boon-dog-gle: (noun) work of little or no value done merely to keep or look busy.
free: (adjective) provided without, or not subject to, a charge or payment.


the "big news"...

So, it finally happened...

About 13 months ago, Suzanne and I began taking our classes to become licensed as foster parents. In the meantime, we've had changes in career paths and future plans, and we looked for, bought, and moved into a new house--all of which caused some delay in actually getting our license. In July, we finally had all of our i's dotted and t's crossed and received our license and let our social worker know we were ready (as ready as we were going to be) to receive a placement of a child into our home for foster care.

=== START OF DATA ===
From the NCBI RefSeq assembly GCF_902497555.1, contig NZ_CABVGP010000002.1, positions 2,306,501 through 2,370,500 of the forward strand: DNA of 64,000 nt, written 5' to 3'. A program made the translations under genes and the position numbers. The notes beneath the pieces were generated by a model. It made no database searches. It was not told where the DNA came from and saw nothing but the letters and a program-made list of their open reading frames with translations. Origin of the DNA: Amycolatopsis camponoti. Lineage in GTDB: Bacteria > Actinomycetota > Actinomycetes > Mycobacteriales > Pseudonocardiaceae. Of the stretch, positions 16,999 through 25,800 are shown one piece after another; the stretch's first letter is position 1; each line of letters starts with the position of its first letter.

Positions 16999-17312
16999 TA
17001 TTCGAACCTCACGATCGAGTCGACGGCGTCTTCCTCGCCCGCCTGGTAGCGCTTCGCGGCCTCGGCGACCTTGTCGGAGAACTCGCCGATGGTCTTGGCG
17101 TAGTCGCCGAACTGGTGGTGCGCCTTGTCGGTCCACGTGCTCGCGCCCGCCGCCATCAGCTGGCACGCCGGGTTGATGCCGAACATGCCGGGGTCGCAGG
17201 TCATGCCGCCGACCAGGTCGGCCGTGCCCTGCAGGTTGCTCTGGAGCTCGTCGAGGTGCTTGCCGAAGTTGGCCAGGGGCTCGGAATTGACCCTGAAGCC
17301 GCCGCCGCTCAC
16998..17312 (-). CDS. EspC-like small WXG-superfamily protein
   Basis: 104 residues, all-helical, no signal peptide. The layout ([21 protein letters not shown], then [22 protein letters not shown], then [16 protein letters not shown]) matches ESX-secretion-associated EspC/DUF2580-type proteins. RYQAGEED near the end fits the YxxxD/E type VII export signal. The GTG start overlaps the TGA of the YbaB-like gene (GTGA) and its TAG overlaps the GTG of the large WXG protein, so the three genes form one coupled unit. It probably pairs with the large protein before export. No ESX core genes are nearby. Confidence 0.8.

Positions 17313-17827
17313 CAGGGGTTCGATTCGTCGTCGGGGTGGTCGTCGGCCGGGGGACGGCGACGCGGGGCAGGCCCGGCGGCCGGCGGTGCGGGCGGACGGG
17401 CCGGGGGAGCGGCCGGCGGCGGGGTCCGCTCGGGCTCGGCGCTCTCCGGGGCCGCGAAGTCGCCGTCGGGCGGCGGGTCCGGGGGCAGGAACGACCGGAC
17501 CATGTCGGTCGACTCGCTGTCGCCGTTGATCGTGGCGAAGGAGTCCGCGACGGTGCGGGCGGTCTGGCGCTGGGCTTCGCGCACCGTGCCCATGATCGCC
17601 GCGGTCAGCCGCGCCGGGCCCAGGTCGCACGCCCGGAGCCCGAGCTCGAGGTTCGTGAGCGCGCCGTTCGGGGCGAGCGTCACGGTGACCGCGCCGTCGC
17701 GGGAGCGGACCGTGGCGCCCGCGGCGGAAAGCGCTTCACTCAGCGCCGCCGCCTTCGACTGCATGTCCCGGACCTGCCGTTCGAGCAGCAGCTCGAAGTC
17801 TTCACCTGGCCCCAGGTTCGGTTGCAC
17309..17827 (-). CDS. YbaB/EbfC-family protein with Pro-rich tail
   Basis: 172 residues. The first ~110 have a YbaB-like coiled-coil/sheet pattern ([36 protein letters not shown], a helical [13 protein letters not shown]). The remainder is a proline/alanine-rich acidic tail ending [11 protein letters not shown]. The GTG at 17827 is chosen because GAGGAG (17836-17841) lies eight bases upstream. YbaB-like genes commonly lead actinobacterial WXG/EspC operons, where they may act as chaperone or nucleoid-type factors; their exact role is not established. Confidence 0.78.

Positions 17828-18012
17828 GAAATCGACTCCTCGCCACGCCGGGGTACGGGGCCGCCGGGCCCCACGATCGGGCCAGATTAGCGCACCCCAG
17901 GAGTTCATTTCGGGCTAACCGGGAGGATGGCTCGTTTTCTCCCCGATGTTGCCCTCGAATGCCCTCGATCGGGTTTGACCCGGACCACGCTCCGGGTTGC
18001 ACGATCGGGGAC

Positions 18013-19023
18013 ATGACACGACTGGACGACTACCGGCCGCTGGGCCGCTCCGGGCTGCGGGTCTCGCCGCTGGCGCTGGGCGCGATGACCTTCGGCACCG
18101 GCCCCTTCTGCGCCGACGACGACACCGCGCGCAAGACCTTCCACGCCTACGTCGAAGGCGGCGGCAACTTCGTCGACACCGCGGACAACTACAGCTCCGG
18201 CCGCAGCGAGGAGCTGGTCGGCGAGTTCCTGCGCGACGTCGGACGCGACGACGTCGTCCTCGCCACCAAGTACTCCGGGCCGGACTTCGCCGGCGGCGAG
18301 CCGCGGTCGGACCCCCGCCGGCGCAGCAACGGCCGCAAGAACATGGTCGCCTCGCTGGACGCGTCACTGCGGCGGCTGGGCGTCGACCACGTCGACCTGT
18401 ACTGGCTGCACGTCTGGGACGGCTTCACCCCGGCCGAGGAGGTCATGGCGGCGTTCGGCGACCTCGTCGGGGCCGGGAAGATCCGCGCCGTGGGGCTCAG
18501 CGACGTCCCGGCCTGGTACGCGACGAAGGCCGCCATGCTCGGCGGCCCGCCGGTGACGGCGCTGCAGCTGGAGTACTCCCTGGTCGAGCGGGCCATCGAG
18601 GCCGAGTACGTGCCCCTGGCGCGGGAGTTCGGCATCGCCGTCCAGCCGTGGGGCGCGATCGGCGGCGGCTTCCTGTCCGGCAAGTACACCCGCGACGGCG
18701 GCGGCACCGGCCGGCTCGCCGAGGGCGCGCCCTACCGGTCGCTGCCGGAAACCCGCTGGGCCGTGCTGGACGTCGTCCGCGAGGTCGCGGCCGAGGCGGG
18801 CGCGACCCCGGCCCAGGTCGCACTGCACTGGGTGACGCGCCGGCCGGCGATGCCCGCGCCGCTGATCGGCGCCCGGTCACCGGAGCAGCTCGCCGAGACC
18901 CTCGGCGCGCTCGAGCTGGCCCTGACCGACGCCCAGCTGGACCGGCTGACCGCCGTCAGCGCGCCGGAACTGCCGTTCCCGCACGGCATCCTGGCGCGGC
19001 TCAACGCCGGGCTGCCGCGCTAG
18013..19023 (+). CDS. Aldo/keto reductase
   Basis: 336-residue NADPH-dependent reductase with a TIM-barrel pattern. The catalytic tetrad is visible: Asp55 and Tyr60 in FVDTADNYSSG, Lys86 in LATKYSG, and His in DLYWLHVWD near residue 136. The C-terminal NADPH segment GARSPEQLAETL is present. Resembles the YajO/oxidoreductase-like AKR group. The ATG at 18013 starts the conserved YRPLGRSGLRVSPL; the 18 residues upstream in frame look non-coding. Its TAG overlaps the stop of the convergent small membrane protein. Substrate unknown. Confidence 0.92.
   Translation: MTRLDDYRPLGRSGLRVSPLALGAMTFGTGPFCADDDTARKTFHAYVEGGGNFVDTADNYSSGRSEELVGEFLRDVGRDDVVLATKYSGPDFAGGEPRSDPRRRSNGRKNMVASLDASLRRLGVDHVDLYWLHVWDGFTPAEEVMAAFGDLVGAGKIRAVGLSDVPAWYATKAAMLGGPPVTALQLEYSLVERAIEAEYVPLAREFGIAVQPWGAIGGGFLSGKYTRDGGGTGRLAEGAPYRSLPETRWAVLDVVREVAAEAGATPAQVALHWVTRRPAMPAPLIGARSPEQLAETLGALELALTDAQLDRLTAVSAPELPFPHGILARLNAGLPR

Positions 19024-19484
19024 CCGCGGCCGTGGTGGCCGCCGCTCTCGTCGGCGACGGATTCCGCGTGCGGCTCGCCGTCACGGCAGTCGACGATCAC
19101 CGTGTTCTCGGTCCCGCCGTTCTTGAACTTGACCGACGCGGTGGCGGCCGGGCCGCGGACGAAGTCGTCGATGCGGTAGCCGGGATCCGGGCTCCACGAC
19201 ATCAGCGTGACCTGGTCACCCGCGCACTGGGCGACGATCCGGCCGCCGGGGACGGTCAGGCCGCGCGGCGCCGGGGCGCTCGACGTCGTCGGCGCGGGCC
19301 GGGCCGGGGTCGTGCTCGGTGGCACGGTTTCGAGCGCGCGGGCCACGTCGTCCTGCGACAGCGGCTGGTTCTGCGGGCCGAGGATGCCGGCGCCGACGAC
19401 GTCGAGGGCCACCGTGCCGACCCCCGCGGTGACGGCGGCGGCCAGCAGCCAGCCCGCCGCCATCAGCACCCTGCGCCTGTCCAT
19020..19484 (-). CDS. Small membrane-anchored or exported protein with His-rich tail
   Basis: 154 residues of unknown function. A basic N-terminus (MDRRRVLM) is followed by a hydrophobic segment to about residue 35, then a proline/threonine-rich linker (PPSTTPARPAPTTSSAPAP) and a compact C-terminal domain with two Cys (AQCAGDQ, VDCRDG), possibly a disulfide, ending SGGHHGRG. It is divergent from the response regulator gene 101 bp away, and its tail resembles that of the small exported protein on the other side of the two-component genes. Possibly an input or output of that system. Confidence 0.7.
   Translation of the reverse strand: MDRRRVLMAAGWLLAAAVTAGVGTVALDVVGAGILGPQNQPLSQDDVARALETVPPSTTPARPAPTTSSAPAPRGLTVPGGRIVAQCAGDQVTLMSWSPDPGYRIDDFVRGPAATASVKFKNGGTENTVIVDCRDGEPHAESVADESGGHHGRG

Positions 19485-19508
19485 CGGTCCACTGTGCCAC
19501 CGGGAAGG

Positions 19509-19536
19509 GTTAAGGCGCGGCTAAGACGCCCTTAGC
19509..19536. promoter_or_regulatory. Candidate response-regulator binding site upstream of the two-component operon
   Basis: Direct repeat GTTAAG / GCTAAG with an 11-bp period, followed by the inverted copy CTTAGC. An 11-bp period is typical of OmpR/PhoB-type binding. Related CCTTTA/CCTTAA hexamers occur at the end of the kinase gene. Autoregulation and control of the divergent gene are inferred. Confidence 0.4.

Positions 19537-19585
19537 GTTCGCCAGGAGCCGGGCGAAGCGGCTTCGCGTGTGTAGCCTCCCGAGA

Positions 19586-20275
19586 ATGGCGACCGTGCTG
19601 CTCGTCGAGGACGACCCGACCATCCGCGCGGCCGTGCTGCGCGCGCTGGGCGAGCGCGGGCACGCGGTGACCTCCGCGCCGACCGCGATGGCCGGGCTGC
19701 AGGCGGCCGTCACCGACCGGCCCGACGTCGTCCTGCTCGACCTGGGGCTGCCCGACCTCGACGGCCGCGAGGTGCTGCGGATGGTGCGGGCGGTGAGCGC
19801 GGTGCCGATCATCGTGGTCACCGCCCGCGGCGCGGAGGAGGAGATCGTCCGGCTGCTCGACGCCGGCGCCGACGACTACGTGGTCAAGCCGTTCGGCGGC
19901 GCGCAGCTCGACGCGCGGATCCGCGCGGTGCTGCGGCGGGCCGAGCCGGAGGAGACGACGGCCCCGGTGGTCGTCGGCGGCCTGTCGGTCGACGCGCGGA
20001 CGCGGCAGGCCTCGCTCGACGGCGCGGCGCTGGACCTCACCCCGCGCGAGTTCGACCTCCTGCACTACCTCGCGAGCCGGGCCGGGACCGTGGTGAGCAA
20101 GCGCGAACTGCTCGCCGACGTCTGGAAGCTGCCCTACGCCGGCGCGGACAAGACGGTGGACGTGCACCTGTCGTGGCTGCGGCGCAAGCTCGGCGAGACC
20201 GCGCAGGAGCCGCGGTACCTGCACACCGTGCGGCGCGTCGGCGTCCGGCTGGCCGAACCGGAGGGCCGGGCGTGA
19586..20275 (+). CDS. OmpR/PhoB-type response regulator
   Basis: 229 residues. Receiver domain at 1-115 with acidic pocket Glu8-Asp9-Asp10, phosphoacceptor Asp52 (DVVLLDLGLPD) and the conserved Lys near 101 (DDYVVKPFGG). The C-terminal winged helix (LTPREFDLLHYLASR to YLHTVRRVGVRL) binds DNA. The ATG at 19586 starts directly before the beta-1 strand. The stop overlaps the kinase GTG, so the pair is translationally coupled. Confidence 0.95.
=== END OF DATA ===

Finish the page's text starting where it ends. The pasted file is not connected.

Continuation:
Last Thursday, it finally happened. Actually, we got a call on Tuesday of last week that there was a newborn girl they wanted to place in our home. We quickly accepted, only to be disappointed when we received another call later on in the day that the doctors in the hospital wanted to keep the baby in care for a little while longer. So, we bided our time and we were happy to hear on Thursday that we could pick up "our" girl that evening.

I want to be careful here because there are some rules regarding privacy that I don't want to break. (That's why I'm not posting a picture here, though I intend to get an e-mail out to friends and family with some pictures.) She was born on September 15. We call her Grace (or Gracie), which is her middle name. She is a tiny little thing, though she was born at a healthy 6 lbs. Alhough she was born at full term, there were issues with her prenatal environment that caused her to come into state custody and our care. But for now, she seems to not be exhibiting as many symptoms as she might. She takes care of the three jobs children her age have: sleeping, eating, pooping. Oh yeah--she is absolutely beautiful.